From Bartlett’s old brick-lined Clark Street, head south at the caution light, hang a left just after the doughnut shop and go down a lime rock county road for half a mile.
After the curve, pull in the first weed-covered drive and wait for the dust to settle. You’ve arrived: The location of the first house in the United States energized with power financed under the Rural Electrification Administration (REA)—the federal program created during the Great Depression that helped energize the nation’s largely darkened rural areas.
You won’t find any indication this place has significance. No historical marker. Not even the old farmhouse. It was torn down years ago. Former owners Charles and Lydia Saage are long gone, as are their four children. But Mary Saage (pronounced “SOG-gy”) can still tell the story about the dawn of electricity hereabouts.
“That was my in-laws’ house,” said Mary, the energetic 90-year-old widow of the Saages’ youngest child, Curtis. She recently led visitors to the site, which looks like countless vacated rural homesteads.
To understand the significance of this place, you need to think about another time, about life 75 years ago—before Americans began to take electricity for granted. In the 1930s, the vast majority of the nation’s farms and ranches were without electricity. Back then, people lived in two worlds: Residents of cities and small towns enjoyed modern conveniences powered by electricity; rural folks didn’t.
The residents of Bartlett, a town of about 2,000 between Austin and Waco, were first served by central electric service in 1905. But the folks in nearby rural areas did without.
In 1935, three local farmers each put up $50 to create what was originally named Bartlett Community Light & Power Company in a cooperative effort to bring power to farms outside the city limits—sites that investor-owned utilities deemed were not lucrative enough to serve. Later that year, BCL&P received a $33,000 loan from the REA to build a 59-mile power line. Their plan: Create a distribution system to serve nearby farms and contract with Bartlett’s municipal utility to generate the electricity and provide other services, such as reading meters.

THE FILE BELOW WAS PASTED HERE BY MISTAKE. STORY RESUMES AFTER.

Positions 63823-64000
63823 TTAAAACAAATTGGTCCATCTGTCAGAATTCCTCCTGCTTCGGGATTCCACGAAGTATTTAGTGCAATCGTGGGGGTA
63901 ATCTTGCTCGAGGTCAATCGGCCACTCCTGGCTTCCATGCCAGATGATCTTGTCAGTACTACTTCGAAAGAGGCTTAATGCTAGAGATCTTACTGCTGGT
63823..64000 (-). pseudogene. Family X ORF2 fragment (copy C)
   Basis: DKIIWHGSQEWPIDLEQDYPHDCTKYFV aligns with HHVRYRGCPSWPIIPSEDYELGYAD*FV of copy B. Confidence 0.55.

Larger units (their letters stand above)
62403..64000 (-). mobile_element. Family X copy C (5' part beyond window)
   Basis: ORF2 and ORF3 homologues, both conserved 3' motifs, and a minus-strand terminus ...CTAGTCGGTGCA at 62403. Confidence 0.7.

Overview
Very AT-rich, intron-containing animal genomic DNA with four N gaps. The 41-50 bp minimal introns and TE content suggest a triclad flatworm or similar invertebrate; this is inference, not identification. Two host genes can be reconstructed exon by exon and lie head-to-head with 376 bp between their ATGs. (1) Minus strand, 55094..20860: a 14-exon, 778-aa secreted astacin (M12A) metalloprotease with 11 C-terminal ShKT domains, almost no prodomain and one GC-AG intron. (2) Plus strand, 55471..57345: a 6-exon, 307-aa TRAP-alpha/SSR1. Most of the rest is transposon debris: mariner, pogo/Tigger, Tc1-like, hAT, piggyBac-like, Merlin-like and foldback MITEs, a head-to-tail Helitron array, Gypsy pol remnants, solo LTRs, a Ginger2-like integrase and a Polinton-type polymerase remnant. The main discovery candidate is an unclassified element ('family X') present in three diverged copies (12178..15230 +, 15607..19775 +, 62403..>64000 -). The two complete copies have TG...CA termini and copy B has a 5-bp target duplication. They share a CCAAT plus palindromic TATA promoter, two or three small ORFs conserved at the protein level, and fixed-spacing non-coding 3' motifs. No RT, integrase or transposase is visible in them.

At the time, neither Texas nor the other 47 states had laws authorizing the formation of electric co-ops. Not until 1937, with the approval of the Electric Cooperative Corporation Act, did Texas permit people to obtain a state charter and organize a member-owned electric co-op, according to a 1980 case study.
In November 1935, BCL&P volunteers and paid employees began setting the first section of 36 poles. Finally, on March 7, 1936, after paying a $5 deposit for an electric meter, Charles Saage was given the big honor: throwing the switch.
“They were the first on the line going down that road out of Bartlett. That was the reason they got electricity before anybody else,” said Mary, whose first summer job was working in the office for what would soon become Bartlett Electric Cooperative, a co-op that continues today, with service to about 10,000 meters.
Awhile ago, longtime co-op employee Linda Ferguson asked Mary for a photo of the old farmhouse. After a lengthy search, Mary found one, a black-and-white aerial shot showing a tidy home with porches, barn and washhouse out back. Look close and you can also make out something else: a single power pole.
Charles Boisseau is associate editor of Texas Co-op Power.